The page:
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Charles Dickens, man of the theater

'Best of Times' exhibit at a New York library concentrates on the novelist's contributions to the world of plays.

January 01, 2003|Tara Burghart | Associated Press

NEW YORK — A case of the sniffles prevented Charles Dickens from auditioning to become an actor, but it didn't steal his love of the stage.

After a cold caused the aspiring young thespian to forgo the tryout at London's Covent Garden Theatre, he took a job as a newspaper reporter and editor. Within three years, he became a celebrated novelist with publication of "The Pickwick Papers" at age 24. "A Christmas Carol" was published seven years later, in 1843.

The exhibit "Best of Times: The Theater of Charles Dickens" at the New York Public Library for the Performing Arts, focuses on Dickens' association with theater, not on the acclaim he won as an author.

Among 200 items on display are rare 19th century broadsides, posters and programs from plays in which he was involved as an actor, playwright, director, librettist or other capacity.

His own stage performances were in amateur productions, usually for charity. Still, his work won some raves; one reviewer described Dickens' performance as Captain Bobadill in Ben Johnson's "Every Man in His Humour" as "the very height of fun."

"He was passionate about the theater all of his life," said the exhibit's curator, Bob Taylor. "Anybody who has read or studied his novels ... can't come away without recognizing the theatricality of them."

But in spite of numerous attempts, success as a playwright eluded Dickens.

"I think he really needed the very broad canvas of a novel. He needed to develop his characters, and he always had intricate plots," Taylor said. "I don't think he could compact it into two or three hours on stage. It's so ironic that he loved the theater so much and was such a great writer but couldn't get it together to write a good play."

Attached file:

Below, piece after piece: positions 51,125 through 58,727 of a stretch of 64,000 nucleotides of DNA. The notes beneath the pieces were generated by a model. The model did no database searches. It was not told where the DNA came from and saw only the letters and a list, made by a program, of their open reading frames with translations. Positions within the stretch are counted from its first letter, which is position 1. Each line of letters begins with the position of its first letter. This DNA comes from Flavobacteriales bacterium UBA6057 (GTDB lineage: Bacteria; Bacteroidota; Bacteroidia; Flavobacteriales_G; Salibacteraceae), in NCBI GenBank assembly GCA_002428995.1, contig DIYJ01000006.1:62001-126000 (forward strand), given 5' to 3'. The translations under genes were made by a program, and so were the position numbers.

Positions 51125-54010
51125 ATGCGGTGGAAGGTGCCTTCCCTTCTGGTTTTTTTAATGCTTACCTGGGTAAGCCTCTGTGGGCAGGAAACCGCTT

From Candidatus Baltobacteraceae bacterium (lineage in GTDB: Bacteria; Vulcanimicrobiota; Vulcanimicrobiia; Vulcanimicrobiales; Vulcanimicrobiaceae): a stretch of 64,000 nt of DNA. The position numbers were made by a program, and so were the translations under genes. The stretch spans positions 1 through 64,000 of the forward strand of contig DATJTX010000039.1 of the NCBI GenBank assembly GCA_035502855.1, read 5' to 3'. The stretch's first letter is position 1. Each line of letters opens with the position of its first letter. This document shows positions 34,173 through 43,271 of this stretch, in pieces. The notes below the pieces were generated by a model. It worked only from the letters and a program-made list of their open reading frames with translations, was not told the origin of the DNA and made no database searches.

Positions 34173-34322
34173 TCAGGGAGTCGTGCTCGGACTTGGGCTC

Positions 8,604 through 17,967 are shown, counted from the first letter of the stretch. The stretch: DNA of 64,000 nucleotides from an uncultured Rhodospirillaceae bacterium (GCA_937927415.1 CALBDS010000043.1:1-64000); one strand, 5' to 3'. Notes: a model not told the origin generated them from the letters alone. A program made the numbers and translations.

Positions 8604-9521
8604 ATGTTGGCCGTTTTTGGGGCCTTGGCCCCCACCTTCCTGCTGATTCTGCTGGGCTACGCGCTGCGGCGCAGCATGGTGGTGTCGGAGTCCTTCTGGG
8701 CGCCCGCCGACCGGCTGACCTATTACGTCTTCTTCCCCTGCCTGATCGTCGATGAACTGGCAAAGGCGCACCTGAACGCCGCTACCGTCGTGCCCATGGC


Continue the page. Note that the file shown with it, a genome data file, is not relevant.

Despite Dickens' struggle, other writers found his novels perfect for dramatic adaptation. In fact, plays based on Dickens' novels often showed up on stage before the final chapters appeared in the serialized form popular at the time.

Dickens was upset that these playwrights invented endings and characters -- an anger compounded by the fact that he got no money from the productions, Taylor said.

Oversized, colorful posters in the New York exhibit advertise or illustrate scenes from 19th century stage versions of "Bleak House," "Oliver Twist" and other novels.

Twentieth century productions are represented with photographs, programs, posters, advertising and videotaped scenes from plays.

Designed to look like a Victorian drawing room -- complete with a crackling, though fake, fire -- the exhibit features Dickens' own prompt books with notes in his handwriting.

These were used for Dickens' celebrated public readings in the last decade of his life, when he toured the United States and United Kingdom, reading and acting out scenes from his works.

"He was a consummate performer," and the dramatic efforts often left him drained, Taylor said.

An entire wall is devoted to the countless incarnations around the world of "A Christmas Carol," including a 1979 production called "Comin' Uptown" that put an urban slant on the tale and starred Gregory Hines.

The story that made Ebenezer Scrooge a 19th century metaphor for cold-hearted greed and introduced "Bah, humbug" to the lexicon is the only one of Dickens' works that has become more popular on stage -- and eventually in television and film -- than it was during Dickens' lifetime.

The exhibit in the library at Lincoln Center continues through Feb. 15.

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